In June 2009, the FASB issued guidance to change financial reporting by enterprises involved with variable interest entities (“VIEs”). The standard replaces the quantitative-based risks and rewards calculation for determining which enterprise has a controlling financial interest in a VIE with an approach focused on identifying which enterprise has the power to direct the activities of a VIE and the obligation to absorb losses of the entity or the right to receive the entity’s residual returns. This standard will be effective for us on January 1, 2010. We do not have any interests in variable interest entities; therefore, we do not anticipate that this standard will have any impact on our consolidated financial statements.

In August 2009, the FASB issued Accounting Standards Update No. 2009-05 (“ASC Update 2009-05”), an update to ASC Topic 820. This update provides amendments to reduce potential ambiguity in financial reporting when measuring the fair value of liabilities. Among other provisions, this update provides clarification that in circumstances in which a quoted price in an active market for the identical liability is not available, a reporting entity is required to measure fair value using one or more of the valuation techniques described in ASC Update 2009-05. ASC Update 2009-05 will become effective for our annual financial statements for the year ended December 31, 2009. We have not determined the impact that this update may have on our financial statements.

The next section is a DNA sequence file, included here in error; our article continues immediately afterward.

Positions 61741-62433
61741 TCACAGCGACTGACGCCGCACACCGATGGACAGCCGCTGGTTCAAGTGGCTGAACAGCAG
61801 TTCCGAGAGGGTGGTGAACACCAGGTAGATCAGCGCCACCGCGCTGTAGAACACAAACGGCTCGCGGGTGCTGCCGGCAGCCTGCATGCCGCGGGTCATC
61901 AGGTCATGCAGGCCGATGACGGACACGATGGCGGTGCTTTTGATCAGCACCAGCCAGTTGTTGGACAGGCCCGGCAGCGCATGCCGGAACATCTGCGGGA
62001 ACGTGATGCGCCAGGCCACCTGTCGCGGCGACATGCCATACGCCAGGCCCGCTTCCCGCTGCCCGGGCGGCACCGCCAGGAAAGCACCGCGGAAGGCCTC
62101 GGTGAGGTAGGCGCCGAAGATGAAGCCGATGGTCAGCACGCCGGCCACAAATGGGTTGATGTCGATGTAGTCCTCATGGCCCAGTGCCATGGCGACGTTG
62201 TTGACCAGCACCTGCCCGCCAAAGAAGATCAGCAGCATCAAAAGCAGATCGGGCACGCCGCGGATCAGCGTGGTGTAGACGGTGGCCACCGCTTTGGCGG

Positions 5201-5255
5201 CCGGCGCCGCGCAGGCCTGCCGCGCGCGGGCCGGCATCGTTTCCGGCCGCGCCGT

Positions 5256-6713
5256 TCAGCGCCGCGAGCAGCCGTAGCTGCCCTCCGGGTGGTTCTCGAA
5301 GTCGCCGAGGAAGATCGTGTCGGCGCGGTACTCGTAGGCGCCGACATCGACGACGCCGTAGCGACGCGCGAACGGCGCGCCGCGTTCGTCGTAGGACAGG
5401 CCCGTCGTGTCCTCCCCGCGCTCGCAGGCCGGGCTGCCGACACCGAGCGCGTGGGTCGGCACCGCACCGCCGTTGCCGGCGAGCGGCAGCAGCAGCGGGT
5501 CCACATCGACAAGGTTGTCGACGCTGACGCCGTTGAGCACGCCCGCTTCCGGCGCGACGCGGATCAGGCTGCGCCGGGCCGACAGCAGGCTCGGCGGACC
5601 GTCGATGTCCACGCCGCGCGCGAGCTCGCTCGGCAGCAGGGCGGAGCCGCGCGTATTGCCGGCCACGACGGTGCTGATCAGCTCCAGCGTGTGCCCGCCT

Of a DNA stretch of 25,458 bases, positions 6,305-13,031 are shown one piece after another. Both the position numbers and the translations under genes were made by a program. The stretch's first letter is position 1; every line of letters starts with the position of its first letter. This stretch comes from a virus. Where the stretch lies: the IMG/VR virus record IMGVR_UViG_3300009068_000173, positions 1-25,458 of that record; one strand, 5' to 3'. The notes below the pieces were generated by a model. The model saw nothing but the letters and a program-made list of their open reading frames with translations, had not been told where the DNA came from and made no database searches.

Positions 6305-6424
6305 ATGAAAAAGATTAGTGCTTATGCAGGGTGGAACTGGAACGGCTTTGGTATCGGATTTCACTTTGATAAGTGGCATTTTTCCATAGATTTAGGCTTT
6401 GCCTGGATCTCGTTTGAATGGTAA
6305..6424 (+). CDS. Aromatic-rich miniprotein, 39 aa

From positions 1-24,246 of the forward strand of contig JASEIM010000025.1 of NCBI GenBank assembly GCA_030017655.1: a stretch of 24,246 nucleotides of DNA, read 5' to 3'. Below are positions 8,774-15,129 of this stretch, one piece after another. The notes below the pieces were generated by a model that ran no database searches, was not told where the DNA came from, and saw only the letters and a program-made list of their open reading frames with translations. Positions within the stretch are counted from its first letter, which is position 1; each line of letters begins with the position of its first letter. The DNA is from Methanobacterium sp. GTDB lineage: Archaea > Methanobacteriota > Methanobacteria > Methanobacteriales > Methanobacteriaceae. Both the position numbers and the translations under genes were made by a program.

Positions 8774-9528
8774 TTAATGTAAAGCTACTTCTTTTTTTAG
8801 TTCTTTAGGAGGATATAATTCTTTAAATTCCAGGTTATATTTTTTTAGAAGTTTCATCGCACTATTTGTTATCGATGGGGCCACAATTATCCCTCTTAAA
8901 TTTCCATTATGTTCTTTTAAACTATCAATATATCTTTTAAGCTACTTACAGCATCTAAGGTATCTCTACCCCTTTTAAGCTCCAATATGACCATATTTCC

(d)  
Use of Estimates:

The preparation of financial statements in conformity with GAAP requires management to make estimates and assumptions that affect the reported amounts of assets and liabilities and disclosure of contingent assets and liabilities at the date of the financial statements and the reported amounts of revenues and expenses during the reporting period. The most significant estimates pertain to proved natural gas, natural gas liquids and oil reserves and related cash flow estimates used in impairment tests and fair value calculations of natural gas and oil properties, the fair value of derivative contracts and asset retirement obligations, accrued natural gas, natural gas liquids and oil revenues and expenses, as well as estimates of expenses related to depreciation, depletion, amortization, and accretion. Actual results could differ from those estimates.

2.  
Acquisitions

On December 21, 2007, we entered into a Purchase and Sale Agreement with the Apache Corporation for the purchase of certain oil and natural gas properties located in ten separate fields in the Permian Basin of west Texas and southeastern New Mexico. We refer to this acquisition as the Permian Basin acquisition. The purchase price for said assets was $78.3 million with an effective date of October 1, 2007. We completed this acquisition on January 31, 2008 for an adjusted purchase price of $73.4 million, subject to customary post closing adjustments. The post closing adjustments reduced the final purchase price to $71.5 million and included a purchase price adjustment of $6.8 million for the cash flow from the acquired properties for the period between the effective date, October 1, 2007, and the final settlement date. As part of this acquisition, we assumed fixed-price oil swaps covering approximately 90% of the estimated proved developed producing oil reserves through 2011 at a weighted average price of $87.29. The fair value of these fixed-price oil swaps was a liability of $1.1 million at January 31, 2008. This acquisition was funded with borrowings under our existing reserve-based credit facility.